I MET HER AT THE SAKET METRO STATION, where she bought a small, black plastic token to travel to Rajiv Chowk. After passing through two rounds of security, we reached the row of small gates where passengers get their Metro cards and tokens scanned before proceeding to the tracks. She seemed confused as she tried to find a slot in which to place her token, and she could not persuade the gate to open. A few awkward seconds passed and she turned to a young man walking through the gate to her right, but he had zipped through too quickly. In a final attempt, she turned round and asked a man standing directly behind her how to work the gate. He gestured for her to place her token upon a small, demarcated rectangle in the shape of a Metro card. And once she did, the gates swung open. She was ready for her first-ever Metro ride.
When Rini Simon Khanna reached the large, airy platform, she started listening attentively. “You can barely hear the announcements,” she said in disappointment. It wasn’t that she was concerned that she would fail to catch a potential delay or a change in service—it was the announcement itself that she was waiting to hear.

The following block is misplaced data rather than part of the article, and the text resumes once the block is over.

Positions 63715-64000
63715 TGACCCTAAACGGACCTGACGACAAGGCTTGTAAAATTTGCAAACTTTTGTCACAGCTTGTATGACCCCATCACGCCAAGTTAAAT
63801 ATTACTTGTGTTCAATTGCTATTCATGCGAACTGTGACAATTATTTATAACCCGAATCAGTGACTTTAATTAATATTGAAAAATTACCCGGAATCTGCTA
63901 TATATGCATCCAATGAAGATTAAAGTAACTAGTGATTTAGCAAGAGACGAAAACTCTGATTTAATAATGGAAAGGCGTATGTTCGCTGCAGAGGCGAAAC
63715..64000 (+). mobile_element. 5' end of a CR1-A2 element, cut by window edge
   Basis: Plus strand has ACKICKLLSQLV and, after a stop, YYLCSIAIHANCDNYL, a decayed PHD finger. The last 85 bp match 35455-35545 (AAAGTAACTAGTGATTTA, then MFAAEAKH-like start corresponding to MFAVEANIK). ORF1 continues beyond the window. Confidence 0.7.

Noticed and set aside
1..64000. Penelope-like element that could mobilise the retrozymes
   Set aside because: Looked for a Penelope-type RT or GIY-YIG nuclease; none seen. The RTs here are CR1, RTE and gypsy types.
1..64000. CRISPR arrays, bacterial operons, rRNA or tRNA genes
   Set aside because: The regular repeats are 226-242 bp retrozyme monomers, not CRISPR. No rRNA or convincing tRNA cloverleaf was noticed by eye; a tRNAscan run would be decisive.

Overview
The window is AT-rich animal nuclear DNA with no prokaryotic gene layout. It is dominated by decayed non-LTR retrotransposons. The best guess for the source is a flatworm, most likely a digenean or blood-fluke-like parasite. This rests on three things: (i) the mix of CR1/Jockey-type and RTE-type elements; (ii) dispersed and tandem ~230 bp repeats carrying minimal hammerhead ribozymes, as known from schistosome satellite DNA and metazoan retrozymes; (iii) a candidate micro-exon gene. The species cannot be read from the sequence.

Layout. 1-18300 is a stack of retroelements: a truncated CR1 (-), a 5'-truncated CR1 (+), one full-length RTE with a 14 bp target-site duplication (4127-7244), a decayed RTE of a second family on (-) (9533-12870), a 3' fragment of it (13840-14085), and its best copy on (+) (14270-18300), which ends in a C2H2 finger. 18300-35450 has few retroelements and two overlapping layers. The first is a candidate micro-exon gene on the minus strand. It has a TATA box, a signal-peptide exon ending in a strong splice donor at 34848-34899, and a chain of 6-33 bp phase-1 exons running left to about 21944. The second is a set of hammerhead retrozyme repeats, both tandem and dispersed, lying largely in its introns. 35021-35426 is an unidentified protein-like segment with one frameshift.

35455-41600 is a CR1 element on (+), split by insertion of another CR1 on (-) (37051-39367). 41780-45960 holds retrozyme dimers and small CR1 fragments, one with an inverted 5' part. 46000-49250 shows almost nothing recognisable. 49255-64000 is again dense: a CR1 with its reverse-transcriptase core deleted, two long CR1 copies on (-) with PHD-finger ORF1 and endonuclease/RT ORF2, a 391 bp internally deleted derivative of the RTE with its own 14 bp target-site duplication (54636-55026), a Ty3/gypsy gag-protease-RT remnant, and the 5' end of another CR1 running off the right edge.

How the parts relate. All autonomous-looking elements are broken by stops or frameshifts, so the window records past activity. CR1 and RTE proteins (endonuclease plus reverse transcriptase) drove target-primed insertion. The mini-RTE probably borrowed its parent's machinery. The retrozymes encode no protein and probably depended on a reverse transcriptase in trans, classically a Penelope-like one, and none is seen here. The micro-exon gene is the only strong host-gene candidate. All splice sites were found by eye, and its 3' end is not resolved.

Our train came in a few seconds and, positioned just at the edge of the sliding doors, we were among the first to board. “Please stand away from the doors,” announced a voice from inside the Metro car. Khanna flinched. She wasn’t amused. “That sounds different than me.”
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